Schedule

Schedule

Sunday, April 20

1398016800 The Tech Guy
1398031200 This Week in Tech

Monday, April 21

1398099600 Tech News Today
1398103200 Triangulation
1398108600 iPad Today
1398121200 Tech News 2Night

Tuesday, April 22

1398180600 Marketing Mavericks
1398186000 Tech News Today
1398189600 MacBreak Weekly
1398196800 Security Now
1398204000 Before You Buy
1398207600 Tech News 2Night
1398211200 All About Android

Wednesday, April 23

1398267000 FLOSS Weekly
1398272400 Tech News Today
1398276000 Windows Weekly
1398283200 This Week in Google
1398294000 Tech News 2Night
1398295800 The Giz Wiz
1398301200 Ham Nation

Thursday, April 24

1398358800 Tech News Today
1398362400 Know How...
1398366000 The Social Hour
1398371400 Coding 101
1398375000 Home Theater Geeks
1398380400 Tech News 2Night
1398384000 OMGcraft

Friday, April 25

1398445200 Tech News Today
1398448800 This Week in Law
1398466800 Tech News 2Night

Saturday, April 26

1398535200 The Tech Guy

Sunday, April 27

1398621600 The Tech Guy
1398636000 This Week in Tech

Monday, April 28

1398704400 Tech News Today
1398708000 Triangulation
1398713400 iPad Today
1398726000 Tech News 2Night

Tuesday, April 29

1398785400 Marketing Mavericks
1398790800 Tech News Today
1398794400 MacBreak Weekly
1398801600 Security Now
1398808800 Before You Buy
1398812400 Tech News 2Night
1398816000 All About Android

Most Recent Episodes

The Tech Guy
The Tech Guy 1075 April 19th, 2014

Heartbleed update, live streaming your band's performance, replacing the cable set-top box, and your calls.

Tech News 2Night

Heartbleed hijacks VPN sessions, NASA's new laser internet connection, HTC wants to own the selfie market, criminals use drones to find pot farms, and Pandora sued over playing pre-1972 recordings.

This Week in Computer Hardware

New Haswell CPU's, the word on Nvidia’s 337.50 driver update, desktop monitor upgrades, and more!

This Week in Law

Regulating robots, remixing music and fair use, the Aereo Supreme Court case, and more!

Tech News Today

Heartbleed flaw is getting fixed on more websites, Pandora sued by major record labels, Google might split Nexus into two different price points, and more.

Home Theater Geeks

POV binaural audio recording with High-Definition video.

Know How...

The Heartbleed exploit explained with jellybeans, tweak Windows 7 or 8 for extra speed, manage your passwords with LastPass, and a first look at the WRT 1900AC.

Tech News 2Night

Dropbox is on an acquisition spree, Facebook lets you find your Friends on a map, try-on Google Glass at home, Twitter's ad app launches, Amazon's Fire TV expands voice search, iOS could have Shazam built-in, and Honda's ASIMO robot is even more human.

Coding 101

Your Python list example, we'll explain the Heartbleed bug with jelly beans, and a While Loop.

The Social Hour

Amber & Sarah chat with Stageit's Evan Lowenstein on connecting artists and fans, Twitter's new ad strategy, US Airways' major major tweet fail, is Runkeeper's Breeze app Rad or Fad? And more!

Know How... 57

Turn Your Android into a Spy Cam

August 22 2013

Today, we're going to do a viewer request episode. Lots of you wrote in asking how to make your old phone into a surveillance camera.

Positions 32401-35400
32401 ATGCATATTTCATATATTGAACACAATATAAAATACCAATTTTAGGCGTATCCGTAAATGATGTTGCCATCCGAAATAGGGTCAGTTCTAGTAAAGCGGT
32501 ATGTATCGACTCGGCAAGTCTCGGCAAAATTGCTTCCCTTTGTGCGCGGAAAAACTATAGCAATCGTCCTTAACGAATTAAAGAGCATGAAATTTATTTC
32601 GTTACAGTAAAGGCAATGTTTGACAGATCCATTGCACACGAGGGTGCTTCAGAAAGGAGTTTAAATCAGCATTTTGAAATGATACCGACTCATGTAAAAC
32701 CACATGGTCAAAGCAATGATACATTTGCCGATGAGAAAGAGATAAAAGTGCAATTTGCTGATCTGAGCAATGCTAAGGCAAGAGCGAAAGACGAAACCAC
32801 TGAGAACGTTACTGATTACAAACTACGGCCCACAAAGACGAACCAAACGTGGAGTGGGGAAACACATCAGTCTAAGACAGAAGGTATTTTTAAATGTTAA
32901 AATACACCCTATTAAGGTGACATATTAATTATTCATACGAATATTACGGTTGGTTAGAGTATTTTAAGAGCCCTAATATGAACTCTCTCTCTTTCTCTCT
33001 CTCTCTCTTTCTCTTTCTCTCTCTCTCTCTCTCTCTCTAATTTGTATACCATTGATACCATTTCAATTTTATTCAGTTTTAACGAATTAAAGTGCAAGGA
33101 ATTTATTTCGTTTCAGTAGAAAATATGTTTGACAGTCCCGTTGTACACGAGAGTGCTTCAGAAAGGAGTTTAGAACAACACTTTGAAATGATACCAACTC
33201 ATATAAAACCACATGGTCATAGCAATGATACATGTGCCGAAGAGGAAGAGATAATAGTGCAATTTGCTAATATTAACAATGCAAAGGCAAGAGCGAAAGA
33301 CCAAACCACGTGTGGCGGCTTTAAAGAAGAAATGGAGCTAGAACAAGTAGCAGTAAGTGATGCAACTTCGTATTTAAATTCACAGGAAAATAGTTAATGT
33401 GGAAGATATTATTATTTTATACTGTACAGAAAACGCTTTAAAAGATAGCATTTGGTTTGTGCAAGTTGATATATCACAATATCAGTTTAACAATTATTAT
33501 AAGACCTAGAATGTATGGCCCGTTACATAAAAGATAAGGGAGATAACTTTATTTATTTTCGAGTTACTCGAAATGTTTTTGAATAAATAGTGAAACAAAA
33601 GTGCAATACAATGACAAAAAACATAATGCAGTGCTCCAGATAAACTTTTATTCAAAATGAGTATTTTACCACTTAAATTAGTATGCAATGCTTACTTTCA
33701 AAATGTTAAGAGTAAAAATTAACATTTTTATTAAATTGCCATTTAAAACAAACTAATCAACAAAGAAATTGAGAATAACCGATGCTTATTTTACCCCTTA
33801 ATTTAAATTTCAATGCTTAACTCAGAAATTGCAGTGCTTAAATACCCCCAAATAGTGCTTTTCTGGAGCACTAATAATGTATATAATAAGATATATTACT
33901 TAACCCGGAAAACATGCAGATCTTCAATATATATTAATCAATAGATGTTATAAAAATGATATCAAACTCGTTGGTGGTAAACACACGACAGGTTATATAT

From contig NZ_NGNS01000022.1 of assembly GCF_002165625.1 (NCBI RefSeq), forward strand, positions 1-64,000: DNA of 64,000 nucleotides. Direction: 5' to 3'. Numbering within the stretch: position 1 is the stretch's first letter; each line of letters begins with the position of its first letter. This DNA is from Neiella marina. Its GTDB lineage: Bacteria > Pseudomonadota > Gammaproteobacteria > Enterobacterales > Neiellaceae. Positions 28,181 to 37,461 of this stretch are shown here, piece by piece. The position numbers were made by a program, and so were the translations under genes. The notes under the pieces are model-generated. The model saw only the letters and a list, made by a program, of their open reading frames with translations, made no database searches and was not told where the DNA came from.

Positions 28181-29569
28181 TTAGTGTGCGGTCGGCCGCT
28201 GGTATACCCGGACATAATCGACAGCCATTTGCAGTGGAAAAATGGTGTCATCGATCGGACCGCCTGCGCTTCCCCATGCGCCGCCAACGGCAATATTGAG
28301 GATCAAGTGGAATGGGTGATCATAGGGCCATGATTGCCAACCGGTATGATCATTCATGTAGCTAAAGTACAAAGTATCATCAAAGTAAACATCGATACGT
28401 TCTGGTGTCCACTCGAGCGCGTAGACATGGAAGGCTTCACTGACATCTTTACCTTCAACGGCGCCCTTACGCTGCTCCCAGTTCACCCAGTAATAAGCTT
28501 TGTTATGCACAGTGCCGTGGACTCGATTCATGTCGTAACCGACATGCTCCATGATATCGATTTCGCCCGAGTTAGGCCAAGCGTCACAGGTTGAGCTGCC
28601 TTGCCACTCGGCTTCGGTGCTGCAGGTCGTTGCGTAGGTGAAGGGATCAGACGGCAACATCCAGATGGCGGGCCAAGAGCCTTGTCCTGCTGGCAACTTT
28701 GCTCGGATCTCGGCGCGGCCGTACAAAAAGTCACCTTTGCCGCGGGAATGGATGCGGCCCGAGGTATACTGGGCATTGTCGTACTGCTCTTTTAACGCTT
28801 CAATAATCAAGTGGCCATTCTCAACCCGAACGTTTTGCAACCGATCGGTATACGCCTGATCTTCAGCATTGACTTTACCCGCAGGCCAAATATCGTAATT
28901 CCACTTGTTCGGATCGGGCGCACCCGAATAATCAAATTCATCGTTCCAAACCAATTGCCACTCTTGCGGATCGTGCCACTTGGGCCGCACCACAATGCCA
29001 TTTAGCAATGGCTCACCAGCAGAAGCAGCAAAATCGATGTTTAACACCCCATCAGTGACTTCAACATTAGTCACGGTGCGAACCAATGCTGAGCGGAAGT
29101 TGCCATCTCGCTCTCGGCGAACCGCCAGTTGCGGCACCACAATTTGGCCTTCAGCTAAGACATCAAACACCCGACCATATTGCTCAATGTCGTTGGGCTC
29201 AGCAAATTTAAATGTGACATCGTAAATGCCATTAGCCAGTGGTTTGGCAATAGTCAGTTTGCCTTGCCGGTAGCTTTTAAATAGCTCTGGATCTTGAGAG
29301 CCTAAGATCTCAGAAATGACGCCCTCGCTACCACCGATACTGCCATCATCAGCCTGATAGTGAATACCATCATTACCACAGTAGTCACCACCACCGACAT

Know-It-Alls

First up, we asked our audience, the "Know-It-Alls," what apps they used to make a surveillance camera. (You can see our questions if you follow either @iyaz or @snubs on Twitter.)

Ever turn your Android phone into a surveillance cam? What app did you use? #TWiTKH

Michael Tonge @MikeTonge
@iyaz Ustream. It means if someone steals the phone, I still have the evidence on the ustream site. #TWiTKH

Alex Ho @Imalexho
@iyaz ip webcam and tiny cam monitor

Setting up your Android as a webcam

We used IP Webcam, a very powerful Android app (that's free, too!) that turns our phone or tablet into a camera accessible on our home network. When you start up the app, you'll get a preference page where you can set your resolution of your video and photos, set image orientation, create a login and password, and more.

Scrolling all the way to the bottom of the page shows you the "Start server" option. When you start your server, you'll see your camera's output. On the bottom of the screen will be your internal IP address. The application itself is very helpful.

Watching your camera

To watch your camera, you just have to type in that internal IP address along with the port in a web browser. On your browser, you'll be greeted with plenty of options on how to watch your video. Try out "Use javascript to update frames in browser" to see your video.

If you'd like to view your camera on another Android device, you can use a web browser or use tinyCam Monitor FREE for Android. As the name suggests, the app is free and lets you view cameras. To add your camera, select "Manage Cameras, then add one by clicking the "+" button. Put in the information that corresponds to your camera in tinyCam Monitor Free. If you'd like to record the output, you'll have to pony up for the pay version.

Accessing your camera outside your network

To access your camera outside of your home network, you'll have to do a couple of extra steps. You'll need to know your home IP address. You can find that by simply typing into Google "What's my IP address."

You'll also need to set up port forwarding on your home router. Routers vary greatly by company, so we suggest checking out PortForward.com to find where on your router port forwarding is.

For our home router (an Asus brand router), we had to create a virtual server. We named the service something recognizable ("IP Webcam"), picked 80 as our port range, then input the local IP address of our Android device at home. Then we inputted the local port and selected TCP as the protocol. After adding that server, hit apply.

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